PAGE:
Hartford, CT, United States
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Choi J.,The Institute of Living at Hartford Hospital | Wang Y.,Columbia University | Wang Y.,Columbia University | Wang Y.,New York State Psychiatric InstituteNY | And 3 more authors.
Journal of Psychiatric Research | Year: 2017

Although electroconvulsive therapy (ECT) remains the most effective treatment for severe depression, some patients report persistent memory problems following ECT that impact their quality of life and their willingness to consent to further ECT. While cognitive training has been shown to improve memory performance in various conditions, this approach has never been applied to help patients regain their memory after ECT. In a double-blind study, we tested the efficacy of a new cognitive training program called Memory Training for ECT (Mem-ECT), specifically designed to target anterograde and retrograde memory that can be compromised following ECT. Fifty-nine patients with treatment-resistant depression scheduled to undergo ultra-brief right unilateral ECT were randomly assigned to either(a) Mem-ECT, (b) active control comprised of nonspecific mental stimulation, or (c) treatment as usual. Participants were evaluated within one week prior to the start of ECT and then again within 2 weeks following the last ECT session. All three groups improved in global function, quality of life, depression, and self-reported memory abilities without significant group differences. While there was a decline in verbal delayed recall and mental status, there was no decline in general retrograde memory or autobiographical memory in any of the groups, with no significant memory or clinical benefit for the Mem-ECT or active control conditions compared to treatment as usual. While we report negative findings, these results continue to promote the much needed discussion on developing effective strategies to minimize the adverse memory side effects of ECT, in hopes it will make ECT a better and more easily tolerated treatment for patients with severe depression who need this therapeutic option. © 2017 Elsevier Ltd


Kurtz M.M.,Wesleyan University | Trask C.L.,Wesleyan University | Rosengard R.,Wesleyan University | Hyman S.,Wesleyan University | And 6 more authors.
Journal of the International Neuropsychological Society | Year: 2017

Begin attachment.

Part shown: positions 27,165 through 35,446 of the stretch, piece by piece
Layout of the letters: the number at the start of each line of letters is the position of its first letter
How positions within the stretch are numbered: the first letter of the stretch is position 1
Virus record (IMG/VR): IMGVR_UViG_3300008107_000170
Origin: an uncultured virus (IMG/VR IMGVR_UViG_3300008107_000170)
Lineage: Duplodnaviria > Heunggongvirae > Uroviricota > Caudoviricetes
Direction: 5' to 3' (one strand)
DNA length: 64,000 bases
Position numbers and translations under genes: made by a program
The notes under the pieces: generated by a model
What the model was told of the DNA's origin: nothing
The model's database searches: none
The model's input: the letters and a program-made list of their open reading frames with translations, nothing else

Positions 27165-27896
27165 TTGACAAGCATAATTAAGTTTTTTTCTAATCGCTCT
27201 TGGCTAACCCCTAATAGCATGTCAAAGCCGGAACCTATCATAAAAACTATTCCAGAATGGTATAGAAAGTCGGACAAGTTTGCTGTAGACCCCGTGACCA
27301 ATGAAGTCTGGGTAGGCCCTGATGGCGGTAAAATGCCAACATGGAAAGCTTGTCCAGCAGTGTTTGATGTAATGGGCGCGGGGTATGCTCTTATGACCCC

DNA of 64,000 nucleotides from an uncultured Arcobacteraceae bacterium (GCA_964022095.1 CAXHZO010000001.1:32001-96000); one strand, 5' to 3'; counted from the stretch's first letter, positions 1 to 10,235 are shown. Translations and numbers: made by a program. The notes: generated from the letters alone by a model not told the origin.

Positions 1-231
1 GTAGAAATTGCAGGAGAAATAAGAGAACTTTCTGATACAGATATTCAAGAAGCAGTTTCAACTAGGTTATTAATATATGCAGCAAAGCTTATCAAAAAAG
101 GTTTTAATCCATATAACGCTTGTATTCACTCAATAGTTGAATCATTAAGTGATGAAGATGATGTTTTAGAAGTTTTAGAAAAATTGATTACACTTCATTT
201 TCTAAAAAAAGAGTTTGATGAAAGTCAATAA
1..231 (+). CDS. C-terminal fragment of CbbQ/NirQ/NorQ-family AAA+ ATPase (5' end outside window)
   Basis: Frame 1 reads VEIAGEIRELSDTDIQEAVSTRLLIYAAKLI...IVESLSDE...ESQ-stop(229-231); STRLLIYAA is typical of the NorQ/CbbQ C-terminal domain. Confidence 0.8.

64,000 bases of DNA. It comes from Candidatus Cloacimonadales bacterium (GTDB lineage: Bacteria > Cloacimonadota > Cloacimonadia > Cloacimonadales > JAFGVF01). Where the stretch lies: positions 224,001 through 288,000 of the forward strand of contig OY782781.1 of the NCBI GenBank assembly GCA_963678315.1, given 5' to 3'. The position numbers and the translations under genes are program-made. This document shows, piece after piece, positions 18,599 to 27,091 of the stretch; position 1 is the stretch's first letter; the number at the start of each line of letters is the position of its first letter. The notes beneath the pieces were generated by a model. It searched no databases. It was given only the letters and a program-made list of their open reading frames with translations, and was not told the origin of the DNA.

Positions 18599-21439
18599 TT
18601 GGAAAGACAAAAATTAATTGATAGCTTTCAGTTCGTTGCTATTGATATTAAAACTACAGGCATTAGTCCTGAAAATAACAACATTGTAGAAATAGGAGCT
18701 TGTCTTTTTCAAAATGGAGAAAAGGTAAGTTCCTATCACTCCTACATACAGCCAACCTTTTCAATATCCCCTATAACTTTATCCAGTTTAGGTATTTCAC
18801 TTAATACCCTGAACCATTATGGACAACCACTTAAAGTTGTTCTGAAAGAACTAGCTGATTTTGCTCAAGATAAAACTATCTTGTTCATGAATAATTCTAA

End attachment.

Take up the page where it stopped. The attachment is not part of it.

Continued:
Objectives: Verbal episodic memory is a key domain of impairment in people with schizophrenia with close ties to a variety of aspects of functioning and therapeutic treatment response. A randomized, blinded trial of two mnemonic strategies for verbal episodic memory deficits for people with schizophrenia was conducted. Methods: Sixty-one people with schizophrenia were assigned to one of three experimental conditions: training in a mnemonic strategy that included both visualization and narrative structure (Story Method), a condition in which participants were trained to visualize words interacting with one another (Imagery), or a non-trained control condition in which participants received equivalent exposure to training word lists and other verbal memory assessments administered in the other two conditions, but without provision of any compensatory mnemonic strategy. Participants were assessed on improvements in recall of the word list used as part of training, as well as two, standardized verbal memory assessments which included stimuli not used as part of strategy training. Results: The Story Method produced improvements on a trained word list that generalized to a non-trained, prose memory task at a 1-week follow-up. In contrast, provision of a mnemonic strategy of simple visualization of words produced little improvement on word recall of trained words or on measures of generalization relative to the performance of participants in the control condition. Conclusions: These findings support the inclusion of enriched mnemonic strategies consisting of both visualization and narrative structure in sustained and comprehensive programs of CR for enhancement of verbal episodic memory in schizophrenia. (JINS, 2017, 23, 1–6) Copyright © The International Neuropsychological Society 2017